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Alexandra Pettry — the committee member

Feb 2, 2020

Leader of the Pack

Barry Kaufman

Photography By

Volunteers Who Keep Tails Wagging at Hilton Head Humane Association

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We can’t help but admire the self-control of anybody who can go to Hilton Head Humane Association and not return with a new pet. I mean, we certainly don’t condone such an action; you should definitely pick up a new pet while you’re there. But we respect the fortitude it takes to walk out with the same number of fur babies you walked in with.

That’s one of the many reasons HHHA’s volunteers are worth celebrating. They not only go there all the time, surrounded by the cute and adorable adoptable pets, but they go there with the noble intention of finding those animals homes.

Franny Gerthoffer, the executive director

Franny Gerthoffer, the executive director

“We couldn’t do it without them, but more important, their energy their enthusiasm and how positive they are all the time; it just lifts us every day,” Franny Gerthoffer, the executive director said. “This work isn’t easy, but when you’re surrounded by people who are this enthusiastic, it makes everyone who works here that much better at their job.”

If you have that enthusiasm, that love of animals, and that willpower to not take them all home with you, HHHA will happily find a spot for you in its army of volunteers.

“There are so many opportunities. Oftentimes people think it’s just exercising animals or spending time with cats,” Gerthoffer said. “But when you meet a volunteer, you find out what their other skills are. We have groomers, maintenance people, people who help with things like computers or social media … we tap into what their skills are.”

Read on and learn the many forms giving back to these animals can take.


Margit Vaughn — the cat lady

Margit Vaughn — the cat lady

Margit Vaughn — the cat lady
An island resident since 1974, Margit Vaughn has been volunteering with the Hilton Head Humane Association for nearly six years. While her primary role at HHHA is to tend to the feral cat population that surrounds the north end facility, she wasn’t always what you’d call a “cat lady.”

“When I moved to a condo complex, they didn’t allow dogs, so I became a cat lover by default,” she said. “I loved cats, but I had always had dogs.” When her work in Harbour Town saw her caring for a feral cat colony, she realized she had a talent for these unique wild cats. “I try to socialize the younger cats and the shy cats, and I love the seniors,” she So, what’s her secret to handling so many cats? Being in the moment. “The moment you start thinking about your grocery list or something—the only time I get scratched, which is seldom, is because I wasn’t with them in that moment.” And like every volunteer at HHHA, she loves being a part of the organization. “All the volunteers are nice; the staff is wonderful, and the community takes wonderful care of us.”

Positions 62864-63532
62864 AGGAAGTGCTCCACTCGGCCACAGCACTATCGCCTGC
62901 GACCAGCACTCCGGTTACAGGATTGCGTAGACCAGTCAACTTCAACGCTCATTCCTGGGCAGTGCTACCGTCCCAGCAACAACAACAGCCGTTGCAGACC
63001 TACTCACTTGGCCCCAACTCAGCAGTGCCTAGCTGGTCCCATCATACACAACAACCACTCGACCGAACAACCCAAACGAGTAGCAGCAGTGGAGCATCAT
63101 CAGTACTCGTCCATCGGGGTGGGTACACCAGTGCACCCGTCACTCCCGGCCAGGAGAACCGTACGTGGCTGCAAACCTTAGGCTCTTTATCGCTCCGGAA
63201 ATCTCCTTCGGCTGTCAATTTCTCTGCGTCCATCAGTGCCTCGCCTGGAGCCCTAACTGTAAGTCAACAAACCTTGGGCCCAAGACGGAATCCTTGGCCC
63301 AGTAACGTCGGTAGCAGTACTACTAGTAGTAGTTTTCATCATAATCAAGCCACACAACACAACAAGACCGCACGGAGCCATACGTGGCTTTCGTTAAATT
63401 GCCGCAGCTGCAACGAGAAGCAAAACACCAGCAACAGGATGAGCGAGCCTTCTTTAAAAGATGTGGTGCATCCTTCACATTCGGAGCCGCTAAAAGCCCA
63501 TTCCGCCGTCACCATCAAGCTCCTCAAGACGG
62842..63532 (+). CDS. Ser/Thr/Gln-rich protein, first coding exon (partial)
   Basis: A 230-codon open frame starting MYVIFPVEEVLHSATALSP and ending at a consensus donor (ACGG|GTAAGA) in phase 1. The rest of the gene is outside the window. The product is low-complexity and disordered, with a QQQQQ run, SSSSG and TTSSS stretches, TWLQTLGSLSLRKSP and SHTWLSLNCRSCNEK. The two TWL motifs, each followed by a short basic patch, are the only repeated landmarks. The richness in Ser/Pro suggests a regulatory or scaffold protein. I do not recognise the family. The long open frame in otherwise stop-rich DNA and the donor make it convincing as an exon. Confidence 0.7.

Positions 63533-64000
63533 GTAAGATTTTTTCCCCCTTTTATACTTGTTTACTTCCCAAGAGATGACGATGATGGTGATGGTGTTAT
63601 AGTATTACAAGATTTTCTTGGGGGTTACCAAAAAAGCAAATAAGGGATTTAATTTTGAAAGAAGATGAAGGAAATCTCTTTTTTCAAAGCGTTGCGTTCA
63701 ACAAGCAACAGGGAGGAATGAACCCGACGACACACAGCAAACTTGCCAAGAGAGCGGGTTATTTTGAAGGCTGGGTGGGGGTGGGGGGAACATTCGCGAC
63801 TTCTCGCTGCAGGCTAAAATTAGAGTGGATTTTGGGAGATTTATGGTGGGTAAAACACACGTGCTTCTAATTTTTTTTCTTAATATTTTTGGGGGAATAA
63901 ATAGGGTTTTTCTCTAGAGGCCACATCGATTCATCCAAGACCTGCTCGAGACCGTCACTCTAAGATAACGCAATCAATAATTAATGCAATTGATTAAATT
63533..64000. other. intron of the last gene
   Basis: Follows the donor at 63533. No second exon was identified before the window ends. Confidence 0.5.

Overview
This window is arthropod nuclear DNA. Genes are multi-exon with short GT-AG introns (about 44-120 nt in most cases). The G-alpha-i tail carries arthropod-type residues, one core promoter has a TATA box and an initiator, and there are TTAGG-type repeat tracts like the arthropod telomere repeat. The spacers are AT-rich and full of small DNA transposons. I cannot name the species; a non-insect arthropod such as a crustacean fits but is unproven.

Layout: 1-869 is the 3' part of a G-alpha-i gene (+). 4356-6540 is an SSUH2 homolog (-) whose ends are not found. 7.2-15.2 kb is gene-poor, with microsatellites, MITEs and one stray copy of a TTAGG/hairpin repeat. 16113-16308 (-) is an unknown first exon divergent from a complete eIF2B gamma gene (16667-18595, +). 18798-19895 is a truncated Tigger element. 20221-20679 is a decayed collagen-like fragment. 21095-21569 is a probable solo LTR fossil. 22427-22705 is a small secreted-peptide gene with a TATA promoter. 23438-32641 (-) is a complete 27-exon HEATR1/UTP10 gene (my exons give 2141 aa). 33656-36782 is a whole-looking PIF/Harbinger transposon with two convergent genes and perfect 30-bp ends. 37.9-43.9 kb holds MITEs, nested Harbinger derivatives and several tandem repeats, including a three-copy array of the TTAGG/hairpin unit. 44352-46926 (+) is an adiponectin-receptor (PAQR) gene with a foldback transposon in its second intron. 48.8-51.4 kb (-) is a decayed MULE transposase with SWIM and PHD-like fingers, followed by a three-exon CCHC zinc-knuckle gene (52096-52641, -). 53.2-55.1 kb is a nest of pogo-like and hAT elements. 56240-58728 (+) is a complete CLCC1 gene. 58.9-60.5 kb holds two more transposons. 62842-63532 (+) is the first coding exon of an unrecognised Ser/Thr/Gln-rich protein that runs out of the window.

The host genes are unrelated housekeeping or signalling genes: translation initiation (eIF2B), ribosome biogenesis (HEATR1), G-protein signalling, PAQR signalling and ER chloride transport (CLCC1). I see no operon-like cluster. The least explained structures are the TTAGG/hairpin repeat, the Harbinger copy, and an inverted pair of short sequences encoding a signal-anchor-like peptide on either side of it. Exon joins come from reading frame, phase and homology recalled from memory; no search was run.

Rick Yale— the handyman

Rick Yale— the handyman

Rick Yale— the handyman
A recent transplant to the island, Rick Yale has a long history of training and caring for dogs. During his service in the Vietnam War, he was a military dog handler, training his animals for everything that might come up in the course of conflict.

When he arrived on Hilton Head Island, he did so after retiring from owning his own security business and from 45 years spent training German Shepherds. He began volunteering at HHHA so he could continue to be around animals, while still being able to enjoy retirement. “If you’re going to have a dog, you have to be dedicated to the dog,” he said. “I’ve always been the kind to do four walks a day, so it limits your ability to travel.”

As the resident handyman, he’s been invaluable at HHHA. “I started doing the basic canine course here but moved on to general maintenance,” he said, “I’m the jack of all trades, master of none. Power washing, cleaning windows, trimming trees … it’s enjoyable to me. It gets me out of the house.”

And it keeps him in good company, canine and human. “Everyone here is a really good crew to work with, and I have no set hours, which I really like. It’s something to look forward to. I’m here every Tuesday or Thursday and do projects for them.”

Jeff Prekop - the stylist

Jeff Prekop – the stylist

Jeffrey Prekop — the stylist
If you’re impressed by the shiny coats and carefully trimmed claws of the animals in these photos, you
can thank their very own guardian angel stylist, Jeffrey Prekop. The owner of Groomingdale’s since 2008, he’s happily carrying on a tradition, started by the previous owner, serving as the official stylist and groomer of Hilton Head Humane Association.

“We do all of the grooming for free,” Prekop said. “Any time Franny calls me, I pretty much drop everything I’m doing and help out where I can.”